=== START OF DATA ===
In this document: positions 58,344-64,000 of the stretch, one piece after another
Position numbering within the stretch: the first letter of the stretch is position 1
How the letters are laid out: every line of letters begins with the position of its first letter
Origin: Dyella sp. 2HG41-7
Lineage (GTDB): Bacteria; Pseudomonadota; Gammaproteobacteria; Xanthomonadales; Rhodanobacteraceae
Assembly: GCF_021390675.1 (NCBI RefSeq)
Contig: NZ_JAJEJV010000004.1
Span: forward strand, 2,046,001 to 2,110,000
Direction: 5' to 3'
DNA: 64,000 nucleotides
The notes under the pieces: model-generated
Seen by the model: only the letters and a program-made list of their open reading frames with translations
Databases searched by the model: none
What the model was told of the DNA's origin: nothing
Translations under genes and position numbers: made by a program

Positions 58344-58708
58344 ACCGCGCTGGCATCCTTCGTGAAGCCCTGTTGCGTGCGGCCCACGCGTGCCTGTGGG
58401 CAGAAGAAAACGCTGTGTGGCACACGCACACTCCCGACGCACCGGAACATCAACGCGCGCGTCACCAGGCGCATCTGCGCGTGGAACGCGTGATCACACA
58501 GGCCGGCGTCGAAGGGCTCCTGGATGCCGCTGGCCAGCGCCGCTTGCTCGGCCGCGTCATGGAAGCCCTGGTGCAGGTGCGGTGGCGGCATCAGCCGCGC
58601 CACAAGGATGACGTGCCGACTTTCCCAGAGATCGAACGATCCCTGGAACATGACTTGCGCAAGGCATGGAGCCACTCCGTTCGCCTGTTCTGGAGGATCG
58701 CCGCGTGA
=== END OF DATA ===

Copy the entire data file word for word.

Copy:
In this document: positions 58,344-64,000 of the stretch, one piece after another
Position numbering within the stretch: the first letter of the stretch is position 1
How the letters are laid out: every line of letters begins with the position of its first letter
Origin: Dyella sp. 2HG41-7
Lineage (GTDB): Bacteria; Pseudomonadota; Gammaproteobacteria; Xanthomonadales; Rhodanobacteraceae
Assembly: GCF_021390675.1 (NCBI RefSeq)
Contig: NZ_JAJEJV010000004.1
Span: forward strand, 2,046,001 to 2,110,000
Direction: 5' to 3'
DNA: 64,000 nucleotides
The notes under the pieces: model-generated
Seen by the model: only the letters and a program-made list of their open reading frames with translations
Databases searched by the model: none
What the model was told of the DNA's origin: nothing
Translations under genes and position numbers: made by a program

Positions 58344-58708
58344 ACCGCGCTGGCATCCTTCGTGAAGCCCTGTTGCGTGCGGCCCACGCGTGCCTGTGGG
58401 CAGAAGAAAACGCTGTGTGGCACACGCACACTCCCGACGCACCGGAACATCAACGCGCGCGTCACCAGGCGCATCTGCGCGTGGAACGCGTGATCACACA
58501 GGCCGGCGTCGAAGGGCTCCTGGATGCCGCTGGCCAGCGCCGCTTGCTCGGCCGCGTCATGGAAGCCCTGGTGCAGGTGCGGTGGCGGCATCAGCCGCGC
58601 CACAAGGATGACGTGCCGACTTTCCCAGAGATCGAACGATCCCTGGAACATGACTTGCGCAAGGCATGGAGCCACTCCGTTCGCCTGTTCTGGAGGATCG
58701 CCGCGTGA